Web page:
A campaign of compassion for a newly widowed Detroit father of two hits a notable level two days before Christmas. Nearly three weeks of GoFundMe donations from 2,600 people now total $101,101.
The beneficiary is landscaper Diego Becerra, whose wife Erika died Dec. 3 from Covid, less than three weeks after delivering a healthy son. The father and the couple's first child, a 1-year-old girl, tested negative for the virus.
National news coverage included a CNN segment Dec. 7 by Anderson Cooper, which helped propel the benefit drive started by a family member with a $10,000 goal.
Bruce D. McVeety of Dublin, Ohio, gave $101 on Wednesday morning to push it above $100,000. Then Taylor Brown and Jennifer Perec of Danbury, Conn., each gave $50.
The drive remains open here.
Original article, Dec. 8:
National attention and donations are generated by the tragic story of Erika Becerra, a Detroiter who died two and a half weeks after delivering a son she never met.
In her eighth month of pregnancy, she learned she had Covid, The New York Times and others recount.
On Nov. 15, she gave birth in a Detroit hospital to a healthy boy, Diego.
Ms. Becerra’s health declined so rapidly that doctors put her on a ventilator, which she remained on for 18 days. Ms. Becerra, 33, who had no known health problems before she became ill, died [last] Thursday, surrounded by her parents and brother, who had rushed from East Los Angeles. ...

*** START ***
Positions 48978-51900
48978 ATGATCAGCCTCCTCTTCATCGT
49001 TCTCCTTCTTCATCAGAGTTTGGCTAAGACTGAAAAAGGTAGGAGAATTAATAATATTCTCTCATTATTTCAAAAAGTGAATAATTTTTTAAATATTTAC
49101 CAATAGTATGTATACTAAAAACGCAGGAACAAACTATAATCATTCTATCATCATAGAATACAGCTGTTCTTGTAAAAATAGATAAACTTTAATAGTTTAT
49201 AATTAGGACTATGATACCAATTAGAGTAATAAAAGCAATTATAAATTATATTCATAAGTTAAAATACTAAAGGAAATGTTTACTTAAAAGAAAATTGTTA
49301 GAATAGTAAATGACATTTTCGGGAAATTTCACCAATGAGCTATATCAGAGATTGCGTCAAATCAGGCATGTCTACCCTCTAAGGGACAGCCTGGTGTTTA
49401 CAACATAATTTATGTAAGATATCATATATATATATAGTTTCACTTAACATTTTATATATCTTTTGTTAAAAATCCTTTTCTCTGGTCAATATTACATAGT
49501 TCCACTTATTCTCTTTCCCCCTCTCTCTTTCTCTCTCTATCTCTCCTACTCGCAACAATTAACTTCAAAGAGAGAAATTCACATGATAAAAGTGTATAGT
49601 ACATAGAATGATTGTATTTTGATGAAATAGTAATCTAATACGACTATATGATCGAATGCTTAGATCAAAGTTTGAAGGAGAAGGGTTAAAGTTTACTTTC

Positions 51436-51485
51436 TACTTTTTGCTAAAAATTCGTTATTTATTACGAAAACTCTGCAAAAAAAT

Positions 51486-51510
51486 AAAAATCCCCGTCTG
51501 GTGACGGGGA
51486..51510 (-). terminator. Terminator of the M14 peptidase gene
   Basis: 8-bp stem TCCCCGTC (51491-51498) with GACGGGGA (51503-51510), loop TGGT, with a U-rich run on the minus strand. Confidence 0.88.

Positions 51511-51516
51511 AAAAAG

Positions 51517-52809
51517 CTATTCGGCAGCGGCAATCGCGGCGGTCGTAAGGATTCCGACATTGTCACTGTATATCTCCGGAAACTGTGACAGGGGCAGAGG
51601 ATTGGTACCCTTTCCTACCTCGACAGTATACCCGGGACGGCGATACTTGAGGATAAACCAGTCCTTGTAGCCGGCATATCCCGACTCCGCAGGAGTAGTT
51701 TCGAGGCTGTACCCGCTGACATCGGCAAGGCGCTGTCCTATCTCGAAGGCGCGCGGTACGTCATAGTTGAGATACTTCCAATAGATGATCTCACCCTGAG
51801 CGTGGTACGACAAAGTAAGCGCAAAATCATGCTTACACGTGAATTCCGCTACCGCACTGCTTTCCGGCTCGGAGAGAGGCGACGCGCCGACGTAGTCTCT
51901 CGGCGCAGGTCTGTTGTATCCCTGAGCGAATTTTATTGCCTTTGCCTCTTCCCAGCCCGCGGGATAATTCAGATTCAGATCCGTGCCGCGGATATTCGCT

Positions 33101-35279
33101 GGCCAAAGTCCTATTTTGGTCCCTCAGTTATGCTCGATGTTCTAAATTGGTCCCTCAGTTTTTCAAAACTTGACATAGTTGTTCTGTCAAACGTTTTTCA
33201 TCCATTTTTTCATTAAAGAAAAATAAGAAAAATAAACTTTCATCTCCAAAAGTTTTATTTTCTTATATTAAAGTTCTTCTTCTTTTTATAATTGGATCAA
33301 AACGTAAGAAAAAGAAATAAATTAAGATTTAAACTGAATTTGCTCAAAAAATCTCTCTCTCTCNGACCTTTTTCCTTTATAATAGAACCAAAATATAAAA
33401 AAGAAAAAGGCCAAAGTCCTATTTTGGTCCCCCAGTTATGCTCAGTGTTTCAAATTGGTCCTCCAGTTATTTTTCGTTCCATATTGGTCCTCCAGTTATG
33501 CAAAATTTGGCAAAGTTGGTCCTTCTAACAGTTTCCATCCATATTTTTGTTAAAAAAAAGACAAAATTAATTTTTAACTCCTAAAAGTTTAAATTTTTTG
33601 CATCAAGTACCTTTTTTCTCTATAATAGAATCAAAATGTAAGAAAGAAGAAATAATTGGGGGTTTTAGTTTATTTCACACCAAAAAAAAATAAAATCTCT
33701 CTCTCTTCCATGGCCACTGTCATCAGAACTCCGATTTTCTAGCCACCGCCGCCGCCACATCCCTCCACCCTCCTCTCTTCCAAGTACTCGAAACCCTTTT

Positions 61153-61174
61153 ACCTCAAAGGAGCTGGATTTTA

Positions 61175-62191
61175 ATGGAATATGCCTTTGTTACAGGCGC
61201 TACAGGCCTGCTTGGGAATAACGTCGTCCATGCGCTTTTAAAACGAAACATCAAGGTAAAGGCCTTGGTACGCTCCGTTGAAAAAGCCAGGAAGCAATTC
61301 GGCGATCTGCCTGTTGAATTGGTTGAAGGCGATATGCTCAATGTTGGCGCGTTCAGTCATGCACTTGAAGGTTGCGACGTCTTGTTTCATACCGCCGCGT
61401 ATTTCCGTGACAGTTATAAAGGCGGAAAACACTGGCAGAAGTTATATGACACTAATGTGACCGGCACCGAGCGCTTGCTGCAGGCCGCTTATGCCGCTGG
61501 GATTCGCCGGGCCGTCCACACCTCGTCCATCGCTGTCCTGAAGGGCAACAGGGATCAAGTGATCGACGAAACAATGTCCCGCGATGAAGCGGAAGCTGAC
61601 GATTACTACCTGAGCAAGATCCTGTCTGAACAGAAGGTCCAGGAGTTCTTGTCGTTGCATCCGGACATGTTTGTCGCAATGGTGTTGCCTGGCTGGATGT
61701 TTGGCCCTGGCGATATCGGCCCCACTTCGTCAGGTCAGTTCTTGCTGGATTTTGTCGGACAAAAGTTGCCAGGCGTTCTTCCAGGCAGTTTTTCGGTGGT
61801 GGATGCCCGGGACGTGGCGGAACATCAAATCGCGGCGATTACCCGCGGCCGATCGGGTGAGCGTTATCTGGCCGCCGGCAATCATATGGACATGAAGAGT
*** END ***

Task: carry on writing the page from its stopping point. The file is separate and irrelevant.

Ms. Becerra’s husband, Diego, a landscaper, has been taking care of his infant son and the couple’s 1-year-old daughter, Erika. All three have tested negative for Covid-19.
News coverage, including a CNN segment Monday night by Anderson Cooper (below), has swelled a GoFundMe drive started by Claudia Garcia, the victim's godmother. More than 2,400 people around the country have given over $91,000 in five days, including five gifts of $1,000.
We ask your help to give this family peace of mind during these difficult times and around the holiday season.
This GoFundMe has been created to help cover funeral and family's travel expenses from Michigan back to her home town in Southern California. All additional funds raised will go towards the day-to-day needs of her young children.
Michael Avilez hopes his sister's case will push more people to take the pandemic seriously. "You've got a lot of people that don't understand what's going on," he tells Cooper in the nearly seven-minute report below. "They all think it's a joke."
"The doctors decided to induce her labor because she wasn't getting any better," says Michael Avilez of his sister Erika, who died from Covid-19 after giving birth.— Anderson Cooper 360° (@AC360) December 8, 2020
"They put her [on] the tube because her body wasn't retaining oxygen... she wasn't able to meet her newborn baby." pic.twitter.com/Ah7B6j0lNL